Jun. 8th, 2017

walkitout: (Default)

I generally trust Snopes. But everyone can screw up (I used to go look up entries in the Encyclopedia Britannica decades ago after reading a recent scholarly monograph on a topic, and count how many assertions in the entry were baldly untrue. It was like shooting fish in a barrel, because if I was reading a monograph, it was because I thought the conventional wisdom was dead wrong, and of course a current monograph is the best way to find out short of doing the research oneself).

In this case, Snopes is correct that Alcaligenes viscolactis does exist in some water systems, and can therefore grow in sun tea. There error lies in the assertion that Alcaligenes viscolactis is a dangerous bacteria. It is not. Cultures of it are sold for use in middle school and high school biology lab _because it is non pathogenic_.

So if you make sun tea and it turns all ropy and syrupy on you, you grew yourself a nice batch of Alcaligenes viscolactis, and it might be gross enough that you don't want to drink it. But it almost certainly won't make you sick. I can't even find instances of A. viscolactis making _immunocompromised_ people sick.

Could sun tea harbor other pathogens? Presumably. Pathogens can turn up anywhere. I mean, if you are making sun tea on a porch, a bird could come by and dump something in the sun tea and you could die of salmonella. But I don't think you need to worry about the non-boiling aspect of sun tea. You should instead focus on making sure that wild critters don't have access to the pitcher, whether you made your tea in the sun or with boiling water from the stove.

ETA: In Snopes defense, they depict sun tea being made in closed containers. So, good practice! You should do it that way, too.


The snopes comment page includes this comment. If anyone can track the incident down, I'd love to see details. The link is broken, but I'll check wayback next.


"From Colorado State U website:

"Using the natural rays of the sun to make tea is fun and popular in the summer. However, using such a method to make tea is highly discouraged. Sun tea is the perfect medium for bacteria to grow. If the sun tea has a thick or syrupy appearance, it may be due to the presence of a ropy bacteria called Alcaligenes viscolactis. Ropy bacteria are commonly found in soil and water.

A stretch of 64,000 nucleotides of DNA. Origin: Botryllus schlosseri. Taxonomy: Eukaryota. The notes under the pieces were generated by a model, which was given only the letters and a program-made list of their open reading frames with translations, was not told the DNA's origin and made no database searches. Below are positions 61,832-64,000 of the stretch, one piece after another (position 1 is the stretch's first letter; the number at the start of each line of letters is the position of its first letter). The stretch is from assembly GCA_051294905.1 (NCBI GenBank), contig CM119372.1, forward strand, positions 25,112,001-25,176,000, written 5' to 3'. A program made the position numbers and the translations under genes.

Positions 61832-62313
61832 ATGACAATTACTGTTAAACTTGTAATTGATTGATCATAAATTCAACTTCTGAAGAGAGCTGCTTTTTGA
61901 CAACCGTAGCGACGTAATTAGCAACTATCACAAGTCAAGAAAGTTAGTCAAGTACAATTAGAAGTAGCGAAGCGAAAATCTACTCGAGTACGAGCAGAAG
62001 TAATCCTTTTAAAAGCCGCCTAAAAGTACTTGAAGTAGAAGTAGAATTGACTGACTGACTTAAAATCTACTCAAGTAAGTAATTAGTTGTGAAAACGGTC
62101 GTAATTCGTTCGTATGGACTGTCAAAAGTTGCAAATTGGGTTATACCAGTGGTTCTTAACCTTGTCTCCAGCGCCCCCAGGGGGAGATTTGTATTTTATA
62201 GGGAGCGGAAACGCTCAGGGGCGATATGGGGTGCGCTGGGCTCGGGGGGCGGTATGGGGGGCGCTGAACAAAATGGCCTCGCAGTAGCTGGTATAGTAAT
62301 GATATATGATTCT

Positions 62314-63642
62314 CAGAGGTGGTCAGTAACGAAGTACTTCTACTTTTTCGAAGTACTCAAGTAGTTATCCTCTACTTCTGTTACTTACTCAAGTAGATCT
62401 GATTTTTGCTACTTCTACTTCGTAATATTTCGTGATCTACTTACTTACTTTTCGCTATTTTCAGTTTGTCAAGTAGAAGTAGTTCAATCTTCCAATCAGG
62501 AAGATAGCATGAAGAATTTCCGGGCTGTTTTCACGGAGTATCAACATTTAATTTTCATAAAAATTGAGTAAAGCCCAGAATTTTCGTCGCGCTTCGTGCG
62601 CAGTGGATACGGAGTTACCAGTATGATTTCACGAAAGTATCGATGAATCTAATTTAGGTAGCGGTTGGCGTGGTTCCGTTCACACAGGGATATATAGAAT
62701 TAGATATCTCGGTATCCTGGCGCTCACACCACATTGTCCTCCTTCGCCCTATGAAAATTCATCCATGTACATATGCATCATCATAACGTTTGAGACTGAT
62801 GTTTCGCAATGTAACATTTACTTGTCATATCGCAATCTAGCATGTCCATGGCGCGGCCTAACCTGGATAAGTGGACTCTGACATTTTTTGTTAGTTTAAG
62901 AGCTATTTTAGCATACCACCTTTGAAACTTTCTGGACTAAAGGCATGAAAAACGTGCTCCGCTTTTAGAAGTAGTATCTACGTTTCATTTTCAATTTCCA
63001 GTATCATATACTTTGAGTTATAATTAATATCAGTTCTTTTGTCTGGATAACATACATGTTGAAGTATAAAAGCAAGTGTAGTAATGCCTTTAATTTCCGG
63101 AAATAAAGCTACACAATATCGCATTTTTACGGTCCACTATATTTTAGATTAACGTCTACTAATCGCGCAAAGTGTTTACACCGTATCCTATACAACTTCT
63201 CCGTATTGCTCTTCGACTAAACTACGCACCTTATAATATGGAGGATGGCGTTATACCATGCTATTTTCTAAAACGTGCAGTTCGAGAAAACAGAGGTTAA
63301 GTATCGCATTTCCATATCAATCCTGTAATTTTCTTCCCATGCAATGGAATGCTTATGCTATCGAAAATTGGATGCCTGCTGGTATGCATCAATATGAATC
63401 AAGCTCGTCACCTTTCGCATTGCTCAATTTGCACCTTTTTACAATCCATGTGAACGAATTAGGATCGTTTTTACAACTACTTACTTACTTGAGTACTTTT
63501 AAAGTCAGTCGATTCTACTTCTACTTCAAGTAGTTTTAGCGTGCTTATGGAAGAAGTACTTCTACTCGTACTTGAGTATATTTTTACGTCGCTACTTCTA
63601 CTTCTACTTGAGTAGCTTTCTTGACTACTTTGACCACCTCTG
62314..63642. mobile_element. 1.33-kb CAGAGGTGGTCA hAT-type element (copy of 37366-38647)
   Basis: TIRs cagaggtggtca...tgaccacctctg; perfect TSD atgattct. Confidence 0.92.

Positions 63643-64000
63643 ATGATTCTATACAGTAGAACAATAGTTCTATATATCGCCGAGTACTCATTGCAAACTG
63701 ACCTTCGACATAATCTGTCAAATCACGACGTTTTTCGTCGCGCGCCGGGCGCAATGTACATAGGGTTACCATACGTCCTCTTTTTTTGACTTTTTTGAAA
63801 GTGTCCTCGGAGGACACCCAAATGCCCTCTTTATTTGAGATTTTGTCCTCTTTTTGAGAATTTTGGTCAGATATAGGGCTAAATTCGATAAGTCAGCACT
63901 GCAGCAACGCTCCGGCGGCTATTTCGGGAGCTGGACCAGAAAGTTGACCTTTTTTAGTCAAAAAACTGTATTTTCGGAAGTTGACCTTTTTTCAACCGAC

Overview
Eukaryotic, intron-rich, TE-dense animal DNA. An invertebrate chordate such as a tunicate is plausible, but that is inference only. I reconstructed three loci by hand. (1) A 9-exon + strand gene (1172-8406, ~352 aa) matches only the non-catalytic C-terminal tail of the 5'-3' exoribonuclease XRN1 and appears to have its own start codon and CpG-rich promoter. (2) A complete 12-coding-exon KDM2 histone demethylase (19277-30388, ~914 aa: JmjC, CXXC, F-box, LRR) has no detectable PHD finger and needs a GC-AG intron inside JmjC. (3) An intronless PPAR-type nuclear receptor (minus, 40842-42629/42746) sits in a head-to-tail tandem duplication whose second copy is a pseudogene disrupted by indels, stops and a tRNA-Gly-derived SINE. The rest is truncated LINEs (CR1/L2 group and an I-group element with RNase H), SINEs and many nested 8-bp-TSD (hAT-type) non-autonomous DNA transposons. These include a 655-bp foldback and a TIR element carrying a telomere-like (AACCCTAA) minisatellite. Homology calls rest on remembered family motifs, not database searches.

Several years ago in Ohio and Washington, several people became ill after drinking tainted ice tea. In Washington it was determined that the tea had been made with tap water only heated to 130 degrees Fahrenheit and left to sit at room temperature for more than 24 hours. As a result, the Centers for Disease Control and the National Tea Association recommend the following when making tea.

* Brew tea bags at 195 degrees F for three to five minutes.
* Brew only enough tea that can be consumed within a few hours... SNIP ...

Adapted from "Bacteria-filled iced tea can cause illness," Fort Collins Coloradoan, June 12, 1996, Pat Kendall.


Here is the wayback machine version of the colorado state extension newsletter. It adds nothing useful.


The Straight Dope is _also_ a source I trust.

Wow, this is amazing!


I think I'm done for now, altho I may dig around in CDC disease outbreaks to see if I can find the original of the Ohio/Washington sickness claimed by Pat Kendall. The Fort Collins Coloradoan has archives, but not for 1996 (yet). But judging by what is showing up in derivatives, I doubt there is further detail in the original article.

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